How To Rebuild Your Reputation After A Bankruptcy Lawsuit
Bankruptcy is a very stressful ordeal. There’s a reason filing for protection from creditors should be treated as the process is intended – a last resort to get out of financial trouble. It’s a very unpleasant experience that’s sure to anger a lot of people and create a generally negative perception of you in the community. In the long run, however, bankruptcy may be the only way to get out from under burdensome debt and get back on the right track. Even so, filing for protection will most assuredly be a black mark on your record for quite a while. What’s more, it can be extremely difficult to shepherd your reputation through a bankruptcy and start rebuilding on the other side. For this reason, many people choose to hire experts to improve their public image. Whether or not you choose to work with a professional, here are some tips that can help you rebuild your reputation.
- Get out of the headlines. During your bankruptcy and the time directly following, it’s best to avoid the spotlight. Being publicly visible is tricky because you often can’t control how you’re presented or perceived; and you certainly don’t want to compound any negative perceptions that people may have of you due to your bankruptcy. Make sure that you stay out of trouble and avoid associating with anyone who might get themselves in trouble and hurt your reputation indirectly. Go quietly about your business for a while. Avoid making any major announcements, don’t break the law, and try to lead a quiet life while you put more time between you and your bankruptcy. People tend to forget things as they fade into the past, so time is your friend.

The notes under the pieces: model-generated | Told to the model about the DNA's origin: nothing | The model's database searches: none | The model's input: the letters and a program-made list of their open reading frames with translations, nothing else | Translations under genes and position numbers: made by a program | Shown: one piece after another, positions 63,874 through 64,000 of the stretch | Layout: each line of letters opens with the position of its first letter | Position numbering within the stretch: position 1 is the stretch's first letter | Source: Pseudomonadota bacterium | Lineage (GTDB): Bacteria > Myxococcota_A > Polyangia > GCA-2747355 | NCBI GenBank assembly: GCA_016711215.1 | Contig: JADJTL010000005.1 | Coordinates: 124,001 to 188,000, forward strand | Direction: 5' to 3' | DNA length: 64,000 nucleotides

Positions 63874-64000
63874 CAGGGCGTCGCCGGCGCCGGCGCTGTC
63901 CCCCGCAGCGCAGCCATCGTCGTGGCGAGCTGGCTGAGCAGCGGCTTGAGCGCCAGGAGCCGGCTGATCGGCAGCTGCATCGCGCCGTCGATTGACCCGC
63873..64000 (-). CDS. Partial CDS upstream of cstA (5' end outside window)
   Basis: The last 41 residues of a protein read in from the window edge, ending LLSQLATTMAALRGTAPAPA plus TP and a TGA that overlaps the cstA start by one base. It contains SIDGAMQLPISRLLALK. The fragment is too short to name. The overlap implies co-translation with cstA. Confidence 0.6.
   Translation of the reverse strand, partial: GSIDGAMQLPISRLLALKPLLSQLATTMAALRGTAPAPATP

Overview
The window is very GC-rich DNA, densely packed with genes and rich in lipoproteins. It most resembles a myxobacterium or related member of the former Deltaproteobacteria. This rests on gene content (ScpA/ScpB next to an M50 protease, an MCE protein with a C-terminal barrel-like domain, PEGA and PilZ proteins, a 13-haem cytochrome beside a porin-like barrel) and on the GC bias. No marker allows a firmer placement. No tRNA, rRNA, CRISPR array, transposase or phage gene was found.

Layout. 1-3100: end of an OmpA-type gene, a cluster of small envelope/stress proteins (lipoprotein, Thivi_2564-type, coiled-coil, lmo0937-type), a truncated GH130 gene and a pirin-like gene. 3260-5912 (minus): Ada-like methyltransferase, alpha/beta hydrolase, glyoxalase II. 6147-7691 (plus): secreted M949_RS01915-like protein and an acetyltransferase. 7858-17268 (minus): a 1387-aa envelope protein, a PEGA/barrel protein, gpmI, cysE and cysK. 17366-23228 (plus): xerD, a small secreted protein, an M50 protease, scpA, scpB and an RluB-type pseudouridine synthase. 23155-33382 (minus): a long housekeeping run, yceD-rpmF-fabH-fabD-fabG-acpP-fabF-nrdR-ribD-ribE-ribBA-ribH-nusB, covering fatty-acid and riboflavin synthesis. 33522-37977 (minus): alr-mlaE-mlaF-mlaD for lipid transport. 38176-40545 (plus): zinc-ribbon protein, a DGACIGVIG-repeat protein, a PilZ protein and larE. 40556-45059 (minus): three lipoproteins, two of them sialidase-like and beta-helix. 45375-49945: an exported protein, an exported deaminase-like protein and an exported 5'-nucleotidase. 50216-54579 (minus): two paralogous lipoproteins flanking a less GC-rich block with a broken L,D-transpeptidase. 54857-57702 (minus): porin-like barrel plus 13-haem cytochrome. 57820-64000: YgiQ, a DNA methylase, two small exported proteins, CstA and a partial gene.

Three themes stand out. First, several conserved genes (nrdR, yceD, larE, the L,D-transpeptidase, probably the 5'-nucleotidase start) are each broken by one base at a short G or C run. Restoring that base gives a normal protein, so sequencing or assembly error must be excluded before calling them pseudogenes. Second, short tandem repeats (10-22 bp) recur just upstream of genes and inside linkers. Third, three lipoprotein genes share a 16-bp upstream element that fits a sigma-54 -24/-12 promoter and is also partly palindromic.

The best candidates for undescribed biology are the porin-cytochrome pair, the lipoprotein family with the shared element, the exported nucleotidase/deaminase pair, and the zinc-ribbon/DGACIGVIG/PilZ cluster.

- Don’t be confrontational. Regardless of the situation or whether you’re in the right, people generally develop very negative perceptions of those who are argumentative or boisterous. After your bankruptcy, don’t argue with people publicly or on social media. In fact, try not to argue at all, most especially about your bankruptcy or anything leading up to it. Adopt an air of humility – it will go a long way toward negating any harmful ideas people might have about you. It can be difficult to swallow your pride and let people keep their misconceptions, but in the long run it will be even worse for your reputation if you argue with them.
- Be conservative and forthright in your business dealings. After your bankruptcy, you should make sure that all of your bills are paid in full and on time. If there were any creditors who incurred losses as a result of your bankruptcy, you may want to try making restitution when and where you can – even if it’s only a fraction of what they were owed. Going forward, don’t be too aggressive in your business or personal lifestyle. Avoid frivolous spending. Instead, be conservative, thrifty and responsible. People will begin to take notice and the perception that you’ve learned lessons from your bankruptcy will go a long way to improve your reputation.
- Explore opportunities to get involved in philanthropy on a small scale. Awhile after your bankruptcy, look for one or two local charities that you can help in some small way. Don’t go throwing money around – that will make people think much less of you. Instead, volunteer your time. Look for lower-level, humbling tasks that you can take on to help local causes. You want to be seen as being helpful, rather than trying to take control. Make sure these are causes that you care about or hold some genuine attraction for you. Otherwise, it can seem like you’re only associating with charity to rebuild your image, which will be counterproductive.
Rebuilding your reputation after a bankruptcy is no easy task. After undergoing the stress and unpleasantness of bankruptcy, and finally getting through it, most people just want to move on. Unfortunately, other people aren’t always as quick to follow suit. For those who are patient and persistent, it is possible to rebuild a reputation after emerging from bankruptcy. This process will be made much easier by staying humble, keeping calm and giving people time to come around. To help rebuild your reputation quickly, be sure to follow the tips above.
Michael Lawson is a specialist bankruptcy attorney who has helped many clients in the past move past their bankruptcy. He currently writes for Blclawcenter.com. In his spare time, he likes to enjoy some downtime traveling with his family.
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